Monday, May 20, 2024

Aging is Painful by Adam Cifu from Sensible Medicine

"Aging is Painful

Anybody who gets to middle age knows that things don’t work like they used to. Around my house we say that any day that nothing hurts is remarkable. My patients are full of pithy phrases to make the point that aging is physically difficult.1

“Getting old is hard, but it beats the alternative.”

“Aging is not for wimps.”

“Every time I look in the mirror, I ask myself, how the hell did that happen?”

People respond to their progressive disability in all manners. Some fight at every turn. Every visit, irrespective of age, is spent discussing aches, pains, and things that can no longer be accomplished. There are demands for me to make things better. I find it challenging to address the concerns, rather than dismissing them with “it’s just age,” while also letting people know that some suffering is “part of the human condition.”

Other people accept frighteningly steep and acute declines. My challenge at these visits is to balance, “She’s not asking me to address the problem, so who am I to pry” with “This actually seems like something I should explore, even if she is willing to accept it.”

Where there is little diversity is our ability to adjust to disability. I was taught that people rate the quality of life with a disability higher when they are living with it than when they are watching other people live with it. Thirty years of clinical experience has made this real. We should add to the saying, “There but by the grace of God go I” the addendum “but, when I end up there, I’ll be OK.”

Aging is Sad

When I was an intern, I admitted an elderly woman with pneumonia. Her biggest problem was not the pneumococcus but her depression. Her mood made her miserable and the associated psychomotor retardation was going to make her post-hospital rehabilitation impossible. She was already taking an SSRI and seeing a therapist. I called her primary care doctor, a geriatrician. Like a true intern, I expected he would have an answer to her misery. His response was, “Yup, it is a sad time of life.”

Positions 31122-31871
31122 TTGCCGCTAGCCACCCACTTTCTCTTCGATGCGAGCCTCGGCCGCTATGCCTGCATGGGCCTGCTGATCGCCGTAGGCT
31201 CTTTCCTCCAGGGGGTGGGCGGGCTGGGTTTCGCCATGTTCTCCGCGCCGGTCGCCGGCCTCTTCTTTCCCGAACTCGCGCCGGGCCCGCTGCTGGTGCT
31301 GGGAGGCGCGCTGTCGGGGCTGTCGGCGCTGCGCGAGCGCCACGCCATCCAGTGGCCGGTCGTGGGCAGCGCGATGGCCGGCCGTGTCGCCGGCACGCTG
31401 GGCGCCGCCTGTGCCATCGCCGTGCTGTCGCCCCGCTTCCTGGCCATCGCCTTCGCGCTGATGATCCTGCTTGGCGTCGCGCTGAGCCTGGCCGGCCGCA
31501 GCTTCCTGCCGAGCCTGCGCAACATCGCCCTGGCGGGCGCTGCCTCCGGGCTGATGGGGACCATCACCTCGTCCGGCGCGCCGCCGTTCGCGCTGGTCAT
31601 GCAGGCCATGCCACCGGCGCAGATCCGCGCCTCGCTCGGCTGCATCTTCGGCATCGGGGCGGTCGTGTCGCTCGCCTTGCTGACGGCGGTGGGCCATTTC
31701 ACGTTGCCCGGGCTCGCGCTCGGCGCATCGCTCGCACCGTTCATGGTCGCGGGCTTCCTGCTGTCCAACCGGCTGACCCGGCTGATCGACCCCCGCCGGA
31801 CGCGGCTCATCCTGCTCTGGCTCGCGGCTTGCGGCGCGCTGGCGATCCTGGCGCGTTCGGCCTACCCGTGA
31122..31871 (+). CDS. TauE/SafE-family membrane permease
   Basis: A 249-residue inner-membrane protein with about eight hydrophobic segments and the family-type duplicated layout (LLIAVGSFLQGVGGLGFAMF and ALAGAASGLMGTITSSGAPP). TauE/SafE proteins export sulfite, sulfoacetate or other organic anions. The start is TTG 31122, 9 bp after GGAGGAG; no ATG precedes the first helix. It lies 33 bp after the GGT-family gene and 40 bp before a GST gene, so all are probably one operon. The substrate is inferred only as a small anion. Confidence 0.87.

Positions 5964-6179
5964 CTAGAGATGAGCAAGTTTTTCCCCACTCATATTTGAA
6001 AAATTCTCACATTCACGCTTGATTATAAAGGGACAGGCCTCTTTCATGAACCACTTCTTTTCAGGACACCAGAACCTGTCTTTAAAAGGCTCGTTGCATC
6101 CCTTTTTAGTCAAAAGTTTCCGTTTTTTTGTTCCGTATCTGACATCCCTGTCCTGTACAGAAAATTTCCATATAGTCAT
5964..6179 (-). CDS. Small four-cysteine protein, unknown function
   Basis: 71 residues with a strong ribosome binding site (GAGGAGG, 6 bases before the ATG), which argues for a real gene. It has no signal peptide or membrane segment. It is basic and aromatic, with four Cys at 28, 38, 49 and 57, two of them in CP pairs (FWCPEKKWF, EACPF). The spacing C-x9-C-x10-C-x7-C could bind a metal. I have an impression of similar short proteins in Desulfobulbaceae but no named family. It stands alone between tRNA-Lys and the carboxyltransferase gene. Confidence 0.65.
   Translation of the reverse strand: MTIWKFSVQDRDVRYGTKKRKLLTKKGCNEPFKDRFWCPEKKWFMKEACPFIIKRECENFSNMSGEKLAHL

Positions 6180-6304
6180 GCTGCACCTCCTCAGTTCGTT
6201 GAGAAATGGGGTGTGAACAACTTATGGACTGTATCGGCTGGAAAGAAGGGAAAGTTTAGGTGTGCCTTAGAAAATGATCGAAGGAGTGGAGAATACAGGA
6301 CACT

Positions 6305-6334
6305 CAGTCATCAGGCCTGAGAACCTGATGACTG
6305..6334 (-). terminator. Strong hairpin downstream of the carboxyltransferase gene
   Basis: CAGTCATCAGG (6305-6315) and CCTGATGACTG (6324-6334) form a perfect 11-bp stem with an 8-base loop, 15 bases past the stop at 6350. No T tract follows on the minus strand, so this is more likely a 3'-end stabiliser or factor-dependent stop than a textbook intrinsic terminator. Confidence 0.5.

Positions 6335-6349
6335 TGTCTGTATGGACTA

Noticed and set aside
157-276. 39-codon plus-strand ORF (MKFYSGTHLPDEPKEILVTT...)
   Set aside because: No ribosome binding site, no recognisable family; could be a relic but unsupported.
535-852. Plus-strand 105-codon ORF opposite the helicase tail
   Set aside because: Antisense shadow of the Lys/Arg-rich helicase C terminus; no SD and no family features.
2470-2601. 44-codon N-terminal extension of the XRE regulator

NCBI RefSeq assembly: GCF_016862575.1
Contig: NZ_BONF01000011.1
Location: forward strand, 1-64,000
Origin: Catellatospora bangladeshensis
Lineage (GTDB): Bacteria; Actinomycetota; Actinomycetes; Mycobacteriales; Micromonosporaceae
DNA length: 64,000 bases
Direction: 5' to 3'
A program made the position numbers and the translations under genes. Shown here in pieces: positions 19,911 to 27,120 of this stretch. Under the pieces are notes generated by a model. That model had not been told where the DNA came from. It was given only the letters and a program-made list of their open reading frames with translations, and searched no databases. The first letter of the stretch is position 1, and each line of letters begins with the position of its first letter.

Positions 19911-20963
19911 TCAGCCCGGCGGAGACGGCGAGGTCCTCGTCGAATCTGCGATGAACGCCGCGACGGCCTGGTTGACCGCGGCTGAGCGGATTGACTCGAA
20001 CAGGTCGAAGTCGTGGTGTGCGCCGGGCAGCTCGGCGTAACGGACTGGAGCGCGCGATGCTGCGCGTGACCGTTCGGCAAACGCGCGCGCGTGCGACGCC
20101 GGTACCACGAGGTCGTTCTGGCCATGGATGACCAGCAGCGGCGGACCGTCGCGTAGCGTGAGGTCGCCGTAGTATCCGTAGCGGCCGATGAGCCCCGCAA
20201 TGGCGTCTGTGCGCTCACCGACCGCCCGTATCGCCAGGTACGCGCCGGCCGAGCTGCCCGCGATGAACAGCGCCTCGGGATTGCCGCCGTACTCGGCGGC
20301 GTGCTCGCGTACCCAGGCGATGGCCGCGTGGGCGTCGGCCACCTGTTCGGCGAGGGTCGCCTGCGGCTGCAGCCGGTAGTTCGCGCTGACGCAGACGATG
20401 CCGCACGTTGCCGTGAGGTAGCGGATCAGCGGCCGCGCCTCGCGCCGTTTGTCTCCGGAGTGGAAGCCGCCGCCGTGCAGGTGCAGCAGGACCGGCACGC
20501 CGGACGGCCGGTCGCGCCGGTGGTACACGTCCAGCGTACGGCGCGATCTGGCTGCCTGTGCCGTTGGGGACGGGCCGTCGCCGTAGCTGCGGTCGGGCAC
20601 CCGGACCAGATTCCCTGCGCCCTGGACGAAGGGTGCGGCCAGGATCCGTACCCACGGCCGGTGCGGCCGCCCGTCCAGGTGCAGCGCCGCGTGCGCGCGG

There is a lot to be said for the golden years: retirement, family, friends, greater financial security – but as the years go on, the psychological costs mount. Besides the physical decline, there is the constant loss. I repeatedly hear, “Everyone around me is dying.” Siblings, cousins, friends. It sometimes seems like those who are most connected suffer the most – that big family that has always provided support now provides an unending procession of funerals.

People mourn their losses as well as their own mortality. You cannot ignore what is to come when your peers are dying. Those who deal with this best seem to be the people who can be honest that their grief about the loss of a friend is partly the fear and sadness that they are next.

Loss is Never Easy

I never felt like I had enough time with MM. Not that she needed time for me to attend to her medical problems. She was blessed with enviable genes and an outlook that combined cheer and steel. I just wanted time to hear more about her life and her experiences. I wanted to learn from her.

On one unpressured Friday afternoon we chatted. I did not have another patient to see, another note to write, or another meeting to run to. Her daughter would not pick her up until 6:00 PM. I told her that I still thought about her husband, also a patient of mine, who had died about a decade earlier.

She paused and then remarked. “We lived together in the same old house for more than 60 years. Every time something stops working there, I curse the damn house and I curse Charles for leaving me alone in it. He was always puttering around, fixing things. Then, of course, I think of the wonderful years we had here. I cry because I still miss him, and then I thank the house for reminding me of him.”

I can’t write anything original about loss and grief and mourning. We’ve been writing about it for as long as we’ve had written language. What strikes me, though, watching so many people experiencing loss, is that it is always hard. Losing a loved one is hard. It does not matter if your father is 50 or 90. It does not matter if your mother’s death is sudden or expected. It does not matter if you have come to terms with the complexity of your relationship with your sister or have not.

Our losses become a part of us, they shape us. The tearing, searing grief might last days, or weeks, or months, or years, but it always ends. Nobody, however, ever “recovers.” Nobody “gets over it.” Having known, having loved, and having lost makes us who we are."

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